"T20s have made data analysis more complex," says AR Srikkanth, Kolkata Knight Riders' analyst. "For instance, for a batsman, a release shot - the stroke that follows a couple of dot balls - has become very important, so you have to let a bowler know what a batsman's release shot usually is.
|"T20s have made data analysis more complex. For instance, for a batsman, a release shot - the stroke that follows a couple of dot balls - has become very important, so you have to let a bowler know what a batsman's release shot usually is" AR Srikkanth, KKR's analyst|
"For a bowler, the comeback ball - the one after being hit for a four or a six - is critical. If you don't focus on the comeback ball, you may end up conceding 20 or 25 runs in an over without realising it."
This means that IPL teams don't just look at the overall strike rate and economy rate of a batsman or a bowler while pursuing players. "When it comes to signing a domestic batsman, the main factors that we delve into are the number of times he has finished games for a team, how many times has he been involved in match-winning partnerships, number of balls and dot balls he faces, his ratio of rotating strike, and the ability to hit boundaries," says Srikkanth.
As for bowlers, just like a batsman's innings is broken down into groups of every ten balls he faces, a bowler gets a detailed breakdown of his spell. "It matters a lot as to whether a bowler prefers to bowl all his four overs at one go or in three or four spells. The kind of balls he bowls in a particular spell have to be made known to the batsmen in advance," Prasanna says.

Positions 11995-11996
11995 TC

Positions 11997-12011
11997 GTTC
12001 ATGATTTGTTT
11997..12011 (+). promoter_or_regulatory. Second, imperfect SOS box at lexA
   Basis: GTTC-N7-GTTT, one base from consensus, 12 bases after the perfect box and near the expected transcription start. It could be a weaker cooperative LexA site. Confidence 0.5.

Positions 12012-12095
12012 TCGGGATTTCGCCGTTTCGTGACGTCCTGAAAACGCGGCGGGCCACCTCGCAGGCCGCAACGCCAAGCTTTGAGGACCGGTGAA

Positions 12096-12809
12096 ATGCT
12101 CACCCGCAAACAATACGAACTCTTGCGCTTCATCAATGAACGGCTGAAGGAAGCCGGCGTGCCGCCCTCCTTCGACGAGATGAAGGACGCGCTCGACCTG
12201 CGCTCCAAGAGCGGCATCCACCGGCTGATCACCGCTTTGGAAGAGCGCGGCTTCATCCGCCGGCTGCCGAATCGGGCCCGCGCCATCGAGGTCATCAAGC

The IPL has brought in an unprecedented monetary dimension to cricket - not only in terms of player purses but also of players being remunerated differently. Cricket analysts need to factor the economic aspect in their data crunching.
"There is a good chance of market value playing on a player's mind. It may result in him prioritising personal interest over his team's interest. Such a possibility is eradicated if you notice such a trend while analysing performances in detail," Ramky says.
Considering data analysts watch more video footage of competitive cricket all over the world than anyone else in a dressing room, their involvement in IPL auctions is on the rise. It was Srikkanth who first suggested KKR take a punt on Sunil Narine's unorthodox offspin two years ago when they wanted a quality spinner.
Prasanna says he will think a thousand times before suggesting RCB pay a million dollars for a pace bowler, considering he will play half his games "on belters in Bangalore".
While data analysts may and do differ on the calibre and value of a particular player, they are in unison when it comes to their job titles, and the tendency to refer to them as "video analysts". Not just because their job is much more than just watching videos, but also because most of them are qualified coaches.
"I don't know who coined that term but we would rather prefer being referred to as a performance analyst." Srikkanth says. "I hope there comes a day when a performance analyst will be known either as 'intelligence provider' or 'assistant coach'."